Well, my seedlings are sprouting and my compost is cooking, but my garden still has no soil due to rail in the forecast. Its going to take me a day or three to haul my 6 or 7 cubic foot pile of garden soil from the spot in my drive where the dump truck will place it. I need a few days of no rain for that to happen. Likely, it will be next week. That puts me precariously close to my personal deadline, the date in which I think it best to have seeds in the ground, and that is tax day, April 15. If I have no garden by that date, I will be late. Still, better late than never, at least in zone 9a where I can garden year round.

Our seedlings are sprouting. I can say with joy I will have Roma, Brandywine, and Cour di Bue tomatoes. They are vigorous little seedlings. Also, my eggplant, Ping Tung, is coming up as well as a few Star of David okras. Looks like my grow light is doing its job.

Roma and Brandywine tomato sprouts come up under the grow light.
Roma and Brandywine tomato sprouts come up under the grow light.

My son and I have a bird feeder, and with any bird feeder, its a call for every squirrel in the neighborhood to come for a free buffet. I wouldn’t mind so much, but the cute little furry critters are also crawling over my house. Once my garden begins fruiting, the squirrels will tear through it. That will not do. My back yard is at the edge of a particular family group’s territory. They now visit every day, and I hear them on my roof almost daily now. I can not have squirrels in the attic, nor in the garden, so they have to go. I’ve been practicing my marksmanship skills to eliminate this family unit from our area, I know know where they nest and where they traverse. Now I am no politically correct gardener. I do not believe it is necessary to live-trap vermin and relocate them when they are overpopulated anyway. If you are offended, this is not the blog for you. Modern ninnies reel back in horror at the thought of eliminating squirrels with a pellet rifle, but these are the same folks who would prefer capturing and relocating live roaches or live rats from the garage. So, perhaps you may call me old fashioned. It is no hit on the environment to eliminate vermin, to either eat them (squirrels are good meat), or make them fertilizer. That’s what I have done with two of the three big males that have been fighting over our bird feeder. Fertilizer. Big as they are compared to their litter mates, they are scrawny as squirrels go. The third brother is now spooked, but he keeps coming around. Not for long…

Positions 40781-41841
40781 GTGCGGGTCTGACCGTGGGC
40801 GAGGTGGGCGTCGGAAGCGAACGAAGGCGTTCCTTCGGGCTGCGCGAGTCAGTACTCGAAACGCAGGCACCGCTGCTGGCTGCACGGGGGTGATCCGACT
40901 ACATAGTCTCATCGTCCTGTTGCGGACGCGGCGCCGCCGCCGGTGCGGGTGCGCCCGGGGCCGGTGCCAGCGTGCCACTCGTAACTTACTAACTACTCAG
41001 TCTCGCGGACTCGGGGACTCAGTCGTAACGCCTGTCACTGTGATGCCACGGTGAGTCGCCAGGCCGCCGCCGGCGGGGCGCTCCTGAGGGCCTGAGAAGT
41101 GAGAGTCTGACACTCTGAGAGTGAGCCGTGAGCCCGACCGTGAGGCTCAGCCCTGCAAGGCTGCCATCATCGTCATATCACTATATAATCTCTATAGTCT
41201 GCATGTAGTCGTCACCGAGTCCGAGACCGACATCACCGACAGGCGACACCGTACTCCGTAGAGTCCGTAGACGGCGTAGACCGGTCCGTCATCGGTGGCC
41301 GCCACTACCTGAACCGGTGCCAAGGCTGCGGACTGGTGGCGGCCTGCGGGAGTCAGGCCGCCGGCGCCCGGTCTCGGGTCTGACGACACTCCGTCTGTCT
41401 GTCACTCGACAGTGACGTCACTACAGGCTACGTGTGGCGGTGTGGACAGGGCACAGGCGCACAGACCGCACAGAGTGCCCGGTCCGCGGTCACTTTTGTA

My son and I planted a Lemon tree today. We re-purposed the brick fire ring to circle the new tree plot. My wife and I have always loved the productivity of the Meyer Lemon in our area; many friends have shown up at church with boxes and bags bursting with lemons, so we thought it time to have our own. Lets hope it grows. Here’s to citrus!

Our lemon tree, freshly planted. A lot of compost wen under this root ball.
Our lemon tree, freshly planted. A lot of compost wen under this root ball.

So that’s the garden update, not much, but not idle.

You will discover, as this blog progresses and if you stick it out, that I am rather enthusiastic about birds. I love them, I like to identify them, and I love to photograph them. Recently I chopped up an overgrown shrub on the side of the house and piled up a small batch of brush at the base of my pear trees. I did so hoping to attract birds. Well, it did. This happy fellow now visits daily, he’s a Carolina Wren. He is a diminutive fellow, but he’s brave. I hope to have a camera on him at closer range as days go by.

Happy Carolina Wren makes his presence known on my fence.
Happy Carolina Wren makes his presence known on my fence.
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